“Right now, we are facing an unpredictable and highly dynamic situation as a global community. However, as we have seen from the solidarity, support and power of communities in the HIV epidemic and already in communities responding to theCovid-19 pandemic, the response must not be fear and stigma. We need to build a culture of solidarity, trust and kindness. Our response to Covid-19 must be grounded in the realities of people’s lives and focused on eliminating the barriers people face in being able to protect themselves and their communities. Empowerment and guidance, rather than restrictions, can ensure that people can act without fear of losing their livelihood, sufficient food being on the table and the respect of their community. Ultimately it will give us a more effective, humane and sustainable response to the epidemic.”(UNAIDS 2020)
The US Centers for Disease Control and Prevention and the International AIDS Society consider PLHIV (people living with HIV) with low CD4+ T-cell count or not on antiretroviral therapy (ART) as potentially vulnerable to more severe Covid-19 disease. This concern is based on data from other respiratory diseases, including pneumococcal pneumonia and pulmonary tuberculosis, where PLHIV with compromised immunity have significantly worse health outcomes. However, the experience from prior coronavirus outbreaks, including SARS and MERS, were limited among PLHIV, suggesting that PLHIV may not have a significantly higher risk of infection or mortality from this new virus.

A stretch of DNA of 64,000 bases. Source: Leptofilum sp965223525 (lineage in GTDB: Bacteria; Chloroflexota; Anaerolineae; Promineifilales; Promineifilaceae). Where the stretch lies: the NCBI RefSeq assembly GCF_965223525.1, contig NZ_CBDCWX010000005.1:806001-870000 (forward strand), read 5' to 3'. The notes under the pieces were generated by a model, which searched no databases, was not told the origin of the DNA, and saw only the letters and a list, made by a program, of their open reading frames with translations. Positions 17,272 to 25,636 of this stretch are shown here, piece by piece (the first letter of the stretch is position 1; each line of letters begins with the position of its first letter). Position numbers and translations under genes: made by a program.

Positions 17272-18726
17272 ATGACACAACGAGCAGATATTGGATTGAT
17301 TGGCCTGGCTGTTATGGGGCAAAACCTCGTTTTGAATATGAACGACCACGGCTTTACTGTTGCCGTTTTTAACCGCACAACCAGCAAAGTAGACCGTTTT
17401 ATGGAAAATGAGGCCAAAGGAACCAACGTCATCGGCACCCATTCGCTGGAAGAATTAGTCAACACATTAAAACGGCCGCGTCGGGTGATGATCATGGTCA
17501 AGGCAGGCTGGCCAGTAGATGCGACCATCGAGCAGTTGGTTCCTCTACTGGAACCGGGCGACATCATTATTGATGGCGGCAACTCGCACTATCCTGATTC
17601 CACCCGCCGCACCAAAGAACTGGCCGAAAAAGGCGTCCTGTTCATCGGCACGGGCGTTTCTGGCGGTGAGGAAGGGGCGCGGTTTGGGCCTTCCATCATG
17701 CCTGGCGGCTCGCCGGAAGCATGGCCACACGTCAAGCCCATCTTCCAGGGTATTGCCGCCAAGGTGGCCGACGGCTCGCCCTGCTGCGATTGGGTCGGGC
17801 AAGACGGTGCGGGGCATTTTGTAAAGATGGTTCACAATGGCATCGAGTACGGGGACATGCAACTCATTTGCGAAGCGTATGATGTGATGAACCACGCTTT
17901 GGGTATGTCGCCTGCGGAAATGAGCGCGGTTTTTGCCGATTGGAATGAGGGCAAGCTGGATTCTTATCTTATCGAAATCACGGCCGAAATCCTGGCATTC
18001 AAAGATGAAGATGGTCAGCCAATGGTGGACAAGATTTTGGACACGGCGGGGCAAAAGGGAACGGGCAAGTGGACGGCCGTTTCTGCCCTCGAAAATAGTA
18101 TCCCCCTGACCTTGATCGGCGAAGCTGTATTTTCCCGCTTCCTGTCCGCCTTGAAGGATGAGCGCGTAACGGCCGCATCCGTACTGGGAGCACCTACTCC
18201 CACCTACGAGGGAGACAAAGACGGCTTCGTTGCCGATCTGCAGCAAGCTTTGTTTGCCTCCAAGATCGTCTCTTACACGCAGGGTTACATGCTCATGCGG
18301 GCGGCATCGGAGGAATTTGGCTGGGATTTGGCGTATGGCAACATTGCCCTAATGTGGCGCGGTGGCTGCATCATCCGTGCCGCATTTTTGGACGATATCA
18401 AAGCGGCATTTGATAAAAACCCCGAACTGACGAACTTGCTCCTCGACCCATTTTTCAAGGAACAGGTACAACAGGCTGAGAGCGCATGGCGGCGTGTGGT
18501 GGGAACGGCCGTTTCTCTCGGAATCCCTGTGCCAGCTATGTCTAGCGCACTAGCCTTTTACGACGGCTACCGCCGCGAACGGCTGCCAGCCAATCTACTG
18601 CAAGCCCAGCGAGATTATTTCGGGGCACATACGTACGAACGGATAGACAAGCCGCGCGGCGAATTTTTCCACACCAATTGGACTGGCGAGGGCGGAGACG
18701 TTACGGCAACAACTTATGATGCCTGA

Since the response to the HIV/AIDS epidemic was developed and refined over decades, some lessons may be applicable for the response to the new virus. First, establishing access to rapid, point-of-care Covid-19 testing in both community-based and clinical settings will be essential.
For several years, WHO has recommended a “Test and Treat” strategy to identify all PLHIV and initiate ART. Second, the mortality rate of HIV-associated TB has declined in part by initiating more PLHIV on ART. Starting ART may improve the immune response to Covid-19 for PLHIV, and may help prevent onset of Cytokine Release Syndrome or progression to severe respiratory failure…With millions of PLHIV receiving ART throughout sub-Saharan Africa, perhaps the best way to protect this population from Covid-19 may be to ensure an uninterrupted supply of ART.
As the Covid-19 response gathers momentum across sub-Saharan Africa, additional research will be needed to fully understand the susceptibility, transmission dynamics, pathogenesis and clinical outcomes of Covid-19 among PLHIV compared to the general population. Those most vulnerable to Covid-19 may be PLHIV who are either unaware of their diagnosis or not yet receiving ART…Since the response will require adequate health care infrastructure, integrating Covid-19 testing services within the HIV treatment infrastructure may be essential for controlling the spread of Covid-19 in sub-Saharan Africa.
SOURCE: EClinical Medicine, by Paul K Drain, Nigel Garrett, 21 April 2020